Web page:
Review of Worlds of Ursula K. Le Guin (2018)
Seen in 2018.
The life and work of Ursula K. Le Guin, especially Rocannon’s World (1966), A Wizard of Earthsea (1968), The Left Hand of Darkness (1969), The Tombs of Atuan (1971), “The Ones Who Walk Away from Omelas” (1973), The Dispossessed (1974), Always Coming Home (1985) and Tehanu (1990).
Talking heads with oil- and vector-animated illustrations. These animated paintings are beautiful. The vector stuff, adding unsubtle motion to old book covers, is mostly an ugly distraction. The discussion of Le Guin’s work is admirably even-handed, letting her acknowledge the non-feminism of her early work as a flaw. The discussion of her life is not as good. There is an implication that her force of will came from having only older brothers as her siblings (wild speculation). Her parents’ work is brought up but not in quite enough detail to give it explanatory value.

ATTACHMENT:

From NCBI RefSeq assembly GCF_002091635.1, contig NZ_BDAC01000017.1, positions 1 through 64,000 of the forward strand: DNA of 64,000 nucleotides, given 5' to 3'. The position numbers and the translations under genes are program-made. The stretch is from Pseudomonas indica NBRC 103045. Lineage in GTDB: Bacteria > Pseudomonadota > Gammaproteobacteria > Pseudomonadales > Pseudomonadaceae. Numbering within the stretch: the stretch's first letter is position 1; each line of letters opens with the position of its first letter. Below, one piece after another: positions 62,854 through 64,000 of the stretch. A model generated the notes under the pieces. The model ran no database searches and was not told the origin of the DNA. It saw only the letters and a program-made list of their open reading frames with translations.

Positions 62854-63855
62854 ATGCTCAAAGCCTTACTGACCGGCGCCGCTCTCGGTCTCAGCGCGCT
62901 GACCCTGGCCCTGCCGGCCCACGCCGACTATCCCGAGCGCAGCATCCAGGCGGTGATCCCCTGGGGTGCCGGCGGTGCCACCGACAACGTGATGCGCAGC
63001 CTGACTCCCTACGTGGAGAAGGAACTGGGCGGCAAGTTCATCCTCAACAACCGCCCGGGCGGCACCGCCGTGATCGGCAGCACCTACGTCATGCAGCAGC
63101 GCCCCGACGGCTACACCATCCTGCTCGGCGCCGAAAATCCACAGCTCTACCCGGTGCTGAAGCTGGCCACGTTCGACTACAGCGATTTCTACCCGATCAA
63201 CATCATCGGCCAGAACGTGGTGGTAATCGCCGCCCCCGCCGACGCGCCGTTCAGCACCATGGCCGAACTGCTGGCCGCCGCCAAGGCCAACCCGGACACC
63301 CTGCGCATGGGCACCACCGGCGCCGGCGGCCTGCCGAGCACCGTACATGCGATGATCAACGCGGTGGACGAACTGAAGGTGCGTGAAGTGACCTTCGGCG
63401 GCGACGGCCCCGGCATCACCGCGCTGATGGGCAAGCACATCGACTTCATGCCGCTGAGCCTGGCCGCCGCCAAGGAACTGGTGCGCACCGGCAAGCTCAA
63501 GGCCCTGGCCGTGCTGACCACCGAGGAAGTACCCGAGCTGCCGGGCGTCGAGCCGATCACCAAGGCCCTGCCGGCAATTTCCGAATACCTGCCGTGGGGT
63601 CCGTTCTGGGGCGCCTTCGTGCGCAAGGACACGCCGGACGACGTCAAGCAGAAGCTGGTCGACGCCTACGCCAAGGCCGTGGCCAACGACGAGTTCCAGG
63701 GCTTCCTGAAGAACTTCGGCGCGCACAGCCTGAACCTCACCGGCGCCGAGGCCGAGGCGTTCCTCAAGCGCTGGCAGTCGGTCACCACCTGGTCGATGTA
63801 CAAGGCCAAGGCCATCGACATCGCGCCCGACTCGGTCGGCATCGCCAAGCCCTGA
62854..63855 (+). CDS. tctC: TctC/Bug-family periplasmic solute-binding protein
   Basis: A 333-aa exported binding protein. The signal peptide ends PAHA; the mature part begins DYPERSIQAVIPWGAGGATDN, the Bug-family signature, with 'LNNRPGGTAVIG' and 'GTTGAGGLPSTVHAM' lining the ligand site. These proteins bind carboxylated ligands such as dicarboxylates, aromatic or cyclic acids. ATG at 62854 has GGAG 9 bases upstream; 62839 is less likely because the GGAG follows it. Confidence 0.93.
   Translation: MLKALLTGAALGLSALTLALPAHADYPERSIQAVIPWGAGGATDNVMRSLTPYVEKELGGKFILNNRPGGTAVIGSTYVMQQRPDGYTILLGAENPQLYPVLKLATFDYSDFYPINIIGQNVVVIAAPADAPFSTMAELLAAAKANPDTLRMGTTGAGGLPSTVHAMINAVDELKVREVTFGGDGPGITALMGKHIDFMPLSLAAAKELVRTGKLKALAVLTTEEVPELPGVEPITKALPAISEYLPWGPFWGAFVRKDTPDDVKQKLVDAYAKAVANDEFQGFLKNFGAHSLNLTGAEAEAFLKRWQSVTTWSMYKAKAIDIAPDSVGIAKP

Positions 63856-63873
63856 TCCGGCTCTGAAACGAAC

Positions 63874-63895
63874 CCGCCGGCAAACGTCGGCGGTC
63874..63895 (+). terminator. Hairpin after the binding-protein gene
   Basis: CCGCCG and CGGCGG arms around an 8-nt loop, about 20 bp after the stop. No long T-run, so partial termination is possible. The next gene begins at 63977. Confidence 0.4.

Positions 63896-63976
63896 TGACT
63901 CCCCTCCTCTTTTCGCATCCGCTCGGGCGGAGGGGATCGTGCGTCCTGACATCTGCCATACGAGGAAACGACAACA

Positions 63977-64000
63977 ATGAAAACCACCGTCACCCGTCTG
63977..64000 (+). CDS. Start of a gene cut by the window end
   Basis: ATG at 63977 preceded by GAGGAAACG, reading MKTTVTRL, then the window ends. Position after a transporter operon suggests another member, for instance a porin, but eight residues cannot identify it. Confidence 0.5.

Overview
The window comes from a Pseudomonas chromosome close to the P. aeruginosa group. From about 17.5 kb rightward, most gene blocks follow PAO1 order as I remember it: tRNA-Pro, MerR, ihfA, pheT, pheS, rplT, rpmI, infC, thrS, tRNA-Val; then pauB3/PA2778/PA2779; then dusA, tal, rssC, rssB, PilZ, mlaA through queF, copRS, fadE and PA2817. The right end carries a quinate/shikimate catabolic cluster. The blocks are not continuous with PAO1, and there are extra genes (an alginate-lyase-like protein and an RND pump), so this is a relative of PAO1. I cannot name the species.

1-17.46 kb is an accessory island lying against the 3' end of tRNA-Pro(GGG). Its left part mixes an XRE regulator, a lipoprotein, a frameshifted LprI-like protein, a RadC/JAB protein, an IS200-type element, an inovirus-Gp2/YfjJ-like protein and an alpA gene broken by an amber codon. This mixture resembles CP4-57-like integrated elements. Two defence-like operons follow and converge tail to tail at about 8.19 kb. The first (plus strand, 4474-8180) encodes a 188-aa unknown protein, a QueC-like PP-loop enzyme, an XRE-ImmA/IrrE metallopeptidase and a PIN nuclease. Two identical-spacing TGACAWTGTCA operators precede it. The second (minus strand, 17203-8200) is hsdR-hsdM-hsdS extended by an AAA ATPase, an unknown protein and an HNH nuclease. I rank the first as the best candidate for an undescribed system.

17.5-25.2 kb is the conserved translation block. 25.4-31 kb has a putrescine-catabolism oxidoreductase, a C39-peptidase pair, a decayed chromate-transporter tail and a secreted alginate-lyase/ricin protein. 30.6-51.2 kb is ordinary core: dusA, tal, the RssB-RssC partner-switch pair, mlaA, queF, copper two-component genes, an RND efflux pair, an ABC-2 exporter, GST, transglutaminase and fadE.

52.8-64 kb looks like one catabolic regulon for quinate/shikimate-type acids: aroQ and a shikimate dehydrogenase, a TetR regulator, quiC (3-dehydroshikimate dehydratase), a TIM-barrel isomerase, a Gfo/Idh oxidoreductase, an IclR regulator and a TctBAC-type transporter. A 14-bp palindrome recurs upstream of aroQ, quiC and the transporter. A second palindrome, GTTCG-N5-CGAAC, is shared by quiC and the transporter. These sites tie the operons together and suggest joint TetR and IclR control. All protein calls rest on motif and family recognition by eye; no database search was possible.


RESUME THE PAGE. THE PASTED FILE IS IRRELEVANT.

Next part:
There is very little attempt to explain Le Guin’s politics, though her anti-capitalist speech at the 2014 National Book Awards—upon receiving the National Book Foundation’s Medal for Distinguished Contribution to American Letters—is included. That five-minute speech, edited to perhaps four minutes instead of 30 seconds, would have served as a good opener. In it, Le Guin alluded to a development the film purports to chart. At the beginning of her career, Le Guin wrote in genres held in very low esteem by the cultural elite: Children’s or YA literature, fantasy and science fiction. Her receiving the award showed that decades of brilliant artistry and popularity, including her own, had helped ease prejudice. Capitalism also assisted this development.